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Socialisation and its Tragic Ironies

Adham Saouli

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Explains Hezbollah’s ceaseless drive for survival and the unintended, tragic consequences it has generated

What drives Hezbollah’s political behaviour? For three decades we believed that the impetus of establishing an Islamic state in Lebanon was its main goal. This book disagrees. Drawn from over fifteen years of research, it traces Hezbollah’s political trajectory, or socialisation process, from its birth in 1982 to 2017. It identifies the religio-political identity and doctrine that inspire Hezbollah and the politico-strategic goals that motivate it. It argues that war-making with Israel has driven Hezbollah’s socialisation in Lebanon and the region, transforming the Islamist movement from a loose organization into one of the world’s most powerful and sophisticated armed political movements.

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List of Abbreviations

List of Figures

Glossary of Arabic Terms

Preface - Mask or Mirror?

Chapter 1. On Socialisation and its Discontents

Chapter 2. Being Hezbollah

Chapter 3. Hezbollah Makes War, War Makes Hezbollah

Chapter 4. War-making as International Socialisation

Chapter 5. Tragic Ironies


About the Author

Adham Saouli is Senior Lecturer in International Relations, University of St. Andrews. His research focuses on state formation, social movements and international relations of the Middle East. He is the author of "The Arab State: Dilemmas of Late Formation" (Routledge, 2012). His study "Performing the Egyptian Revolution: Origins of Collective Restraint Action in the Midan" (Political Studies, 2015) was nominated for the Harrison Prize.


'In his exquisite study, Hezbollah: Socialization and its Tragic Ironies, Adham Saouli places Hezbollah somewhere between domestic Lebanese politics and its armed struggles against Israel. On one side the narrative battles of a militant subnational consciousness and on the other an asymmetrical warfare with a massive military machinery:  Hezbollah here in fact emerges as a postnational twist to Schmittean concept of the political, crafting militant virtues out of existential threats to its very viability. Impeccably researched, thoroughly documented, judiciously balanced, and beautifully written, Adham Saouli’s book sets a new measure for a new generation of scholarship in this field.'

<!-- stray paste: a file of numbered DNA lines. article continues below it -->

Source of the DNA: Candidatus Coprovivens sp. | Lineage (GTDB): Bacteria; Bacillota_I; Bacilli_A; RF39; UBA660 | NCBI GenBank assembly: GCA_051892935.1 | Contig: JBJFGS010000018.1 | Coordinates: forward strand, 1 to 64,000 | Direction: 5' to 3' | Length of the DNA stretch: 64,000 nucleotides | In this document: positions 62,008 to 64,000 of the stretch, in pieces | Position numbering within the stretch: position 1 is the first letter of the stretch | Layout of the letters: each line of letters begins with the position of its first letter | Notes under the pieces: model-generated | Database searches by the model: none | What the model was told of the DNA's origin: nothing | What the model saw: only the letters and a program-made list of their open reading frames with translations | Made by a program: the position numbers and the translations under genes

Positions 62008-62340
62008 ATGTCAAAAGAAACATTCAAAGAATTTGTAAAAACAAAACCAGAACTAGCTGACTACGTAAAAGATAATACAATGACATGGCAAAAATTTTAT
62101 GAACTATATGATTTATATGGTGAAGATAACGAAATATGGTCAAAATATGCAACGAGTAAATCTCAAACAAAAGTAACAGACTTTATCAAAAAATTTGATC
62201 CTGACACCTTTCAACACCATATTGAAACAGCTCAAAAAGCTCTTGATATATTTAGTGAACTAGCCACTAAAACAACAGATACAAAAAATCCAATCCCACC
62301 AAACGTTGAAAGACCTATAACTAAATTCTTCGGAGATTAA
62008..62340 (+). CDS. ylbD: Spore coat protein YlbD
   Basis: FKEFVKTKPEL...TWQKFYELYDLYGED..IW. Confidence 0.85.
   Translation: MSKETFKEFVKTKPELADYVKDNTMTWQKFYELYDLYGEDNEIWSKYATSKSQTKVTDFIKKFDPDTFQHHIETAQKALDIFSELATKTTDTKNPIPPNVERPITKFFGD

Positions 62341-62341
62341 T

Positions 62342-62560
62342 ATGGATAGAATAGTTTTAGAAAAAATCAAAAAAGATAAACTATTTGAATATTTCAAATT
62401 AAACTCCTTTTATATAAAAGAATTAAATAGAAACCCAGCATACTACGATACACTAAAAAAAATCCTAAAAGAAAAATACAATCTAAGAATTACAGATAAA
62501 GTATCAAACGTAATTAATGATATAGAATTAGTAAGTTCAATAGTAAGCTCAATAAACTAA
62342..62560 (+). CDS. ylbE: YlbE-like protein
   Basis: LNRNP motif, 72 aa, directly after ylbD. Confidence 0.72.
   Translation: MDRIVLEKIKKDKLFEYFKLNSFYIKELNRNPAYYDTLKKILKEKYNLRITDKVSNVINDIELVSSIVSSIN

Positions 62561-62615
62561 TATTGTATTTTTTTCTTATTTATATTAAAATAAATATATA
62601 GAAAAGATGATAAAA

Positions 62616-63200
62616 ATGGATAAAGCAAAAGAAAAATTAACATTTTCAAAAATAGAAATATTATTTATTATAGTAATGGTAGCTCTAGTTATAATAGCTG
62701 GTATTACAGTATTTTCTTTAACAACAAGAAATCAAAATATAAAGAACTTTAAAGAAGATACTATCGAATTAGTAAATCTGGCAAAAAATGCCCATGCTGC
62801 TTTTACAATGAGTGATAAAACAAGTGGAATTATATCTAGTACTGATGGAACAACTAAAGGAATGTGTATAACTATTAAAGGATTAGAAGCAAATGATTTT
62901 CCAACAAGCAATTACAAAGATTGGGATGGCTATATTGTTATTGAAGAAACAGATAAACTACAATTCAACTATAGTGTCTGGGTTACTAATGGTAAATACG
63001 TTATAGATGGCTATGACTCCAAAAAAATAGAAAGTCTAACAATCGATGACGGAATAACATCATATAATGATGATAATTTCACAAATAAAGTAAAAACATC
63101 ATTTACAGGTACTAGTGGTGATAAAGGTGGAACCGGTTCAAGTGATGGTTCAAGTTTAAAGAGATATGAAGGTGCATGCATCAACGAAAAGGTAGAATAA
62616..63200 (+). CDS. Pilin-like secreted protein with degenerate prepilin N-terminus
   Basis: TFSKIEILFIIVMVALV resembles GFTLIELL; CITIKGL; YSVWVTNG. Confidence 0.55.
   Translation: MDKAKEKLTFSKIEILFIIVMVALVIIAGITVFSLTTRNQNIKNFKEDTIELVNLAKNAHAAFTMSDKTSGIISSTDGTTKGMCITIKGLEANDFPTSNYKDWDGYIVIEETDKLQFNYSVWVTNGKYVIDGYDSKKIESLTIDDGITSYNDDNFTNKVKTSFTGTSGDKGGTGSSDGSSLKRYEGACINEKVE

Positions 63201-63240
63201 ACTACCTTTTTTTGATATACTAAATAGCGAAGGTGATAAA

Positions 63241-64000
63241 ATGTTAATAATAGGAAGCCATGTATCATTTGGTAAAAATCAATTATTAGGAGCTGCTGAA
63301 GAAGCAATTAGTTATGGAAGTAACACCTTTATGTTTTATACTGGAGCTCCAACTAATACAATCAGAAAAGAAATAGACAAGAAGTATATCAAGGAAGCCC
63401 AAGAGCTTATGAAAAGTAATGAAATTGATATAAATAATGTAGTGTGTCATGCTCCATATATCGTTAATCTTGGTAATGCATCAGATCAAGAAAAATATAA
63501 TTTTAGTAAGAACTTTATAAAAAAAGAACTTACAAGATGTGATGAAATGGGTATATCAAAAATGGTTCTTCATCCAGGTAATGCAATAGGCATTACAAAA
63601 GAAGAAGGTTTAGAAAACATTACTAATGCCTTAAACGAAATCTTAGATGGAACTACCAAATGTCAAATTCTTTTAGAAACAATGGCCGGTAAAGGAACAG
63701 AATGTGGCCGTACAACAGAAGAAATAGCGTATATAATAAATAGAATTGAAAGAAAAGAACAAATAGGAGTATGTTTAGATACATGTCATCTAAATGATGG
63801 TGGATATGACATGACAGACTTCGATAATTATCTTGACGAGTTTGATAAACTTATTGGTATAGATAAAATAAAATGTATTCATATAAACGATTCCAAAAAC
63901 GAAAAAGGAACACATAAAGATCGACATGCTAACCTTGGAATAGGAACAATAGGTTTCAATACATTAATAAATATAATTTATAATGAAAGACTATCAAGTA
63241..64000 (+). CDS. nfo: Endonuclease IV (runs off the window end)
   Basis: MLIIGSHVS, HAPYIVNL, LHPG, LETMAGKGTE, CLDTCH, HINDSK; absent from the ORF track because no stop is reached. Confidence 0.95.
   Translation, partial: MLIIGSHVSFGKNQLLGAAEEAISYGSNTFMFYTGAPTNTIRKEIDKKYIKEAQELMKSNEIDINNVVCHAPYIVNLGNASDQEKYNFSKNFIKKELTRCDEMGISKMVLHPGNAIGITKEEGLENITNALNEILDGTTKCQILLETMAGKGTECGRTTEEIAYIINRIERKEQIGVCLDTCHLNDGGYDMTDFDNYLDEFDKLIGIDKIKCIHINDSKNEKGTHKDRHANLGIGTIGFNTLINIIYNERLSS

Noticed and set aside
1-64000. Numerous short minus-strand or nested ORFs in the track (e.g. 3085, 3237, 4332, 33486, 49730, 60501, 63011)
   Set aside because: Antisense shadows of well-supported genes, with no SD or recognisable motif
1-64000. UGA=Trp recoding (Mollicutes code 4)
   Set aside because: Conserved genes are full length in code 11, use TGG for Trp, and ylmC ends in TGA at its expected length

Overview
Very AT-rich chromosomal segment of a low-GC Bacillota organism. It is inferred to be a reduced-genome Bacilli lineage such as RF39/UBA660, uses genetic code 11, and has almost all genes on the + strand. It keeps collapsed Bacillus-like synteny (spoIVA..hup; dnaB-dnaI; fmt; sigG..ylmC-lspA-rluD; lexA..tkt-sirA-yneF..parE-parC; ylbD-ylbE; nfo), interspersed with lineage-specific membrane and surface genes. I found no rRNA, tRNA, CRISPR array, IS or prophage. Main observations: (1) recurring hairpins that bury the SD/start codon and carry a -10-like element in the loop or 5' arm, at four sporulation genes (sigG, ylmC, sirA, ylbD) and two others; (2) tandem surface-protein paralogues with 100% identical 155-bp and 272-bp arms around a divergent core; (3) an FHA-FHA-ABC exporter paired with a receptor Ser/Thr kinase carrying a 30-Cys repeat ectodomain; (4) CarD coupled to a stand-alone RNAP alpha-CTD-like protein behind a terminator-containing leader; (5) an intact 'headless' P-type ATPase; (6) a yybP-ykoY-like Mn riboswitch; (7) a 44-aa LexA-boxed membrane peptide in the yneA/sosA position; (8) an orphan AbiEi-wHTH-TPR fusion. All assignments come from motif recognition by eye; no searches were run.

- Hamid Dabashi, Columbia University

'This theoretically innovative and empirically rich treatment of Hezbollah’s socialisation disrupts many myths about the organization. In situating its trajectory within both Hobbesian and Lockean anarchical spheres, Saouli demonstrates the flexibility and responsiveness of the group to its immediate domestic and regional surroundings.'

- Samer Abboud, Associate Professor Global Interdisciplinary Studies, Villanova University

'This book provides a most interesting account of the Hezbollah phenomenon by examining the dynamics of socialization of the movement. It highlights in an extremely usefully way the interaction between the nature of conflict in Lebanon and in the region, and the formation of an adaptative Hezbollah identity and practice.'

- Frédéric Volpi, University of Edinburgh

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